Internet Safety

We are a National Online Safety Certified school!  We have received a National Online Safety Certified School Accreditation for our whole school community approach to protecting children in the online world.

National Online Safety is a digital training provider with extensive resources in online safety, developed in line with the Department of Education’s statutory requirements. These resources are accessible by parents through the National Online Safety app/site. All of our parents can register for an account with National Online Safety, using the link sent on Parent Mail.

 

Ten Top Tips for Keeping your Child Safe Online:

  1. You should only talk to people you know and trust in real life – anyone can pretend to be a child online
  2. If you do talk to people you don’t know, don’t give away personal information – like what street you live on or where you go to school, or share your location with them. Say no to any requests they send you for images or videos of yourself, and stop talking to them
  3. Set your profiles to private, to limit what others can see
  4. Be ‘share aware’ – think carefully about what you share and with who. Once it’s out there, you’ve got no control over what the other person does with it.
  5. Be mindful of your digital footprint. What you post online now could come back to bite you later, like when applying for jobs, college or university
  6. If you see something upsetting, or someone bullies you, tell an adult you trust
  7. Be aware that people will try to make their lives look more exciting online. There’s a lot people can do with photo editing to make their photos look better. So don’t assume everything you see is a true to life representation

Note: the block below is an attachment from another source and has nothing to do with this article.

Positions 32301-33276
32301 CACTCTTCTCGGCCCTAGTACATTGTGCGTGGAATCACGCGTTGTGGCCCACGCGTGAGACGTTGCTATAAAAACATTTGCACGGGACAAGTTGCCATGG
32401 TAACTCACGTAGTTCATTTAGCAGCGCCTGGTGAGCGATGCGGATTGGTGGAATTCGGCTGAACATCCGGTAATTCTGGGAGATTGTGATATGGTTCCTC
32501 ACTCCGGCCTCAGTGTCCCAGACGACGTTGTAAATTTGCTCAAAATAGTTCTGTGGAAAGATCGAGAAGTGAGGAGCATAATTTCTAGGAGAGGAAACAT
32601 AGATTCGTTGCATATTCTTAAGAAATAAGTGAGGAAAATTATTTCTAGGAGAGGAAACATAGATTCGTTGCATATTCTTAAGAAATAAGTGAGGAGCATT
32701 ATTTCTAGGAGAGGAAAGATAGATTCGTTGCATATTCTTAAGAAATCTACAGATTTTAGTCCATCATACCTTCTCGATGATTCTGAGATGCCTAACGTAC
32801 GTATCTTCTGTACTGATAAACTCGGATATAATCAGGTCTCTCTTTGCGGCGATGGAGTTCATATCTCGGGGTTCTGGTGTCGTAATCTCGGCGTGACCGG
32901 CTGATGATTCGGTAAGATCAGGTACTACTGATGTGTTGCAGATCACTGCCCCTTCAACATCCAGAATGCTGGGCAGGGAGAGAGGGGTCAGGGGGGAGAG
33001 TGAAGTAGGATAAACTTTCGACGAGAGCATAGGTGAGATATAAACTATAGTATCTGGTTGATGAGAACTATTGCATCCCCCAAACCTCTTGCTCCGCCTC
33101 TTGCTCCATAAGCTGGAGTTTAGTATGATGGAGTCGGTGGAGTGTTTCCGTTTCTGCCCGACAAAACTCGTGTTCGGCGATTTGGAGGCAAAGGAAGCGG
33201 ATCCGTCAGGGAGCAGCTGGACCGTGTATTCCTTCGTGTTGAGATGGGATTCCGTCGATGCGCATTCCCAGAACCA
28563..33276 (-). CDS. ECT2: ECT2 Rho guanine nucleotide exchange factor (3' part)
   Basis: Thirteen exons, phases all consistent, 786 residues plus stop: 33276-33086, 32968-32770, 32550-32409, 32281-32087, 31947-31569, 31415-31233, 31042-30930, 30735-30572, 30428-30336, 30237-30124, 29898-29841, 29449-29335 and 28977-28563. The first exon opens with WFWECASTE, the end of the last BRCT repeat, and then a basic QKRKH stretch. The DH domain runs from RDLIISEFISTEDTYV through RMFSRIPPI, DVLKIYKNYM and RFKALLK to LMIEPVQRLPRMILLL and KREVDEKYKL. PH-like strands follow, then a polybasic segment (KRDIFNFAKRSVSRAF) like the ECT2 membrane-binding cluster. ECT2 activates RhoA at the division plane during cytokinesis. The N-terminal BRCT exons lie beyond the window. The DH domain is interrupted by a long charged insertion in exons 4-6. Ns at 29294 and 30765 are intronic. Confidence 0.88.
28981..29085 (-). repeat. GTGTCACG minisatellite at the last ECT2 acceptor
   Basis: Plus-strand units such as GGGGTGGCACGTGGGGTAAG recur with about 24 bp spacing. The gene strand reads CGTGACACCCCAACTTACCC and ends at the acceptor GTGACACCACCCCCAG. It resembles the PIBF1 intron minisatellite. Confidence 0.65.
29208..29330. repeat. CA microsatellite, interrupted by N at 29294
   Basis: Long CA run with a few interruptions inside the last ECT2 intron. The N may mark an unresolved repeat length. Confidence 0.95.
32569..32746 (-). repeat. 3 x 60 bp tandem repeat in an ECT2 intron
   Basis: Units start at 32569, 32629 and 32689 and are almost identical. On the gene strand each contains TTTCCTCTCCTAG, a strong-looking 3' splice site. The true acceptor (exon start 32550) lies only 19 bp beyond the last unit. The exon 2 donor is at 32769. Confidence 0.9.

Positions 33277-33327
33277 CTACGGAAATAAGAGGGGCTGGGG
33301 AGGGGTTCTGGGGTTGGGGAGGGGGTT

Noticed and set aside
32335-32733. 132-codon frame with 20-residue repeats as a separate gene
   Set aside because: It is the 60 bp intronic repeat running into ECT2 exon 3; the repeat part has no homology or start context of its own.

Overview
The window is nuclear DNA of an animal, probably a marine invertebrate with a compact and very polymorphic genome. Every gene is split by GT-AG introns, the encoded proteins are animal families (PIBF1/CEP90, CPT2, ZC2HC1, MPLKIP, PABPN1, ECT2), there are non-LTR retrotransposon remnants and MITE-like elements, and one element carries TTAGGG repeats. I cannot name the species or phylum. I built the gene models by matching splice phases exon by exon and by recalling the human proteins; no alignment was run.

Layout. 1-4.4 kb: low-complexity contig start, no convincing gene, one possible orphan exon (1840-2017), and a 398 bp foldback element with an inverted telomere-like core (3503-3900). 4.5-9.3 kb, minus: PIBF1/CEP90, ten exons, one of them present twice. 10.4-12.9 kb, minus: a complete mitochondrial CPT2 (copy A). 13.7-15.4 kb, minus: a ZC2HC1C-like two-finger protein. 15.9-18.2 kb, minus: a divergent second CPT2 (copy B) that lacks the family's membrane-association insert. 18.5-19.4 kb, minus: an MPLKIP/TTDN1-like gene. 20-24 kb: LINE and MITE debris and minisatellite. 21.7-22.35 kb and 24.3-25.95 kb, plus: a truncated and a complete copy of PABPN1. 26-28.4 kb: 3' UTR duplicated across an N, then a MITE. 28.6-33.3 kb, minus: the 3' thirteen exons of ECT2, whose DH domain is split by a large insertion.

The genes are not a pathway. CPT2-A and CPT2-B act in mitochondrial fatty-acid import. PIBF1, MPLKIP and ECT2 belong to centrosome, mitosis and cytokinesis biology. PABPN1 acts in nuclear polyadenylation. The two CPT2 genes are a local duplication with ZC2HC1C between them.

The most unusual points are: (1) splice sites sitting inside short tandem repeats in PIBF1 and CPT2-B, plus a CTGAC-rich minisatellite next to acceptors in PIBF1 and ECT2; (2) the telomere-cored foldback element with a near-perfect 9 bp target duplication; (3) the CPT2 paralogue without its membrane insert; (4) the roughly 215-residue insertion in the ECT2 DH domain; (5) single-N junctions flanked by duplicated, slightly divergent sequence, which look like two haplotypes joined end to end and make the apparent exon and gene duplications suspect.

8. Watch out for hoaxes and scams, like messages you’re meant to forward on or that ask you for payment details or your password
  9. Take any content that glamorises gang lifestyles with a very large pinch of salt – it’s not as glamorous as it looks. Be wary of schemes promising easy cash for receiving and transferring money too, they’re almost definitely criminal activity
  10. Watch out for loot boxes or other parts of games where you pay money to take a chance on getting a reward – you can get sucked into spending lots of money on them.

If you don’t feel confident starting a conversation with your child about what they’re up to online, read this advice from the NSPCC:

Online Safety for Children – Tips & Guides | NSPCC

Online Safety Policy 

House Party Parent Fact Sheet

Instagram Parent Fact Sheet

Loot Boxes and Skins Betting Parent Fact Sheet

Snapchat Parent Fact Sheet

TikTok Parent Fact Sheet

Twitch Parent Fact Sheet

WhatsApp Parent Fact Sheet

Your Child’s Screen Time – Parent Guide

YouTube Parent Fact Sheet

YouTube Kids Parent Fact Sheet

Cyber-flashing Parent Fact Sheet

Fortnite Parent Fact Sheet